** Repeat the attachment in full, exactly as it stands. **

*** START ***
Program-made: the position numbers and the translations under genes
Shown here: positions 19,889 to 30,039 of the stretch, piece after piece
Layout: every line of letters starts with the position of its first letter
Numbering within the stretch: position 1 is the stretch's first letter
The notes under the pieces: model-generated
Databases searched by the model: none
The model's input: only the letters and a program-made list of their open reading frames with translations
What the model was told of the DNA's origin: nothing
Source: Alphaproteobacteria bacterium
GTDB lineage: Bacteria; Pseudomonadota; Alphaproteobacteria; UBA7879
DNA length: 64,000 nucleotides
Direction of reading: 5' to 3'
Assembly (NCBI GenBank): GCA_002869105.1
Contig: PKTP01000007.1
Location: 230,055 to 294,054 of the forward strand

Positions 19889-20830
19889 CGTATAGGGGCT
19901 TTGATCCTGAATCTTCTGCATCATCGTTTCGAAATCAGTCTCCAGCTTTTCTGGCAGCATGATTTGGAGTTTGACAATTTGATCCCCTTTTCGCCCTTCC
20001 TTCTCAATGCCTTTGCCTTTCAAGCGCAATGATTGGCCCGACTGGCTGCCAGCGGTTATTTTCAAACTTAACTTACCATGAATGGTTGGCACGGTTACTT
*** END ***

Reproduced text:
Program-made: the position numbers and the translations under genes
Shown here: positions 19,889 to 30,039 of the stretch, piece after piece
Layout: every line of letters starts with the position of its first letter
Numbering within the stretch: position 1 is the stretch's first letter
The notes under the pieces: model-generated
Databases searched by the model: none
The model's input: only the letters and a program-made list of their open reading frames with translations
What the model was told of the DNA's origin: nothing
Source: Alphaproteobacteria bacterium
GTDB lineage: Bacteria; Pseudomonadota; Alphaproteobacteria; UBA7879
DNA length: 64,000 nucleotides
Direction of reading: 5' to 3'
Assembly (NCBI GenBank): GCA_002869105.1
Contig: PKTP01000007.1
Location: 230,055 to 294,054 of the forward strand

Positions 19889-20830
19889 CGTATAGGGGCT
19901 TTGATCCTGAATCTTCTGCATCATCGTTTCGAAATCAGTCTCCAGCTTTTCTGGCAGCATGATTTGGAGTTTGACAATTTGATCCCCTTTTCGCCCTTCC
20001 TTCTCAATGCCTTTGCCTTTCAAGCGCAATGATTGGCCCGACTGGCTGCCAGCGGTTATTTTCAAACTTAACTTACCATGAATGGTTGGCACGGTTACTT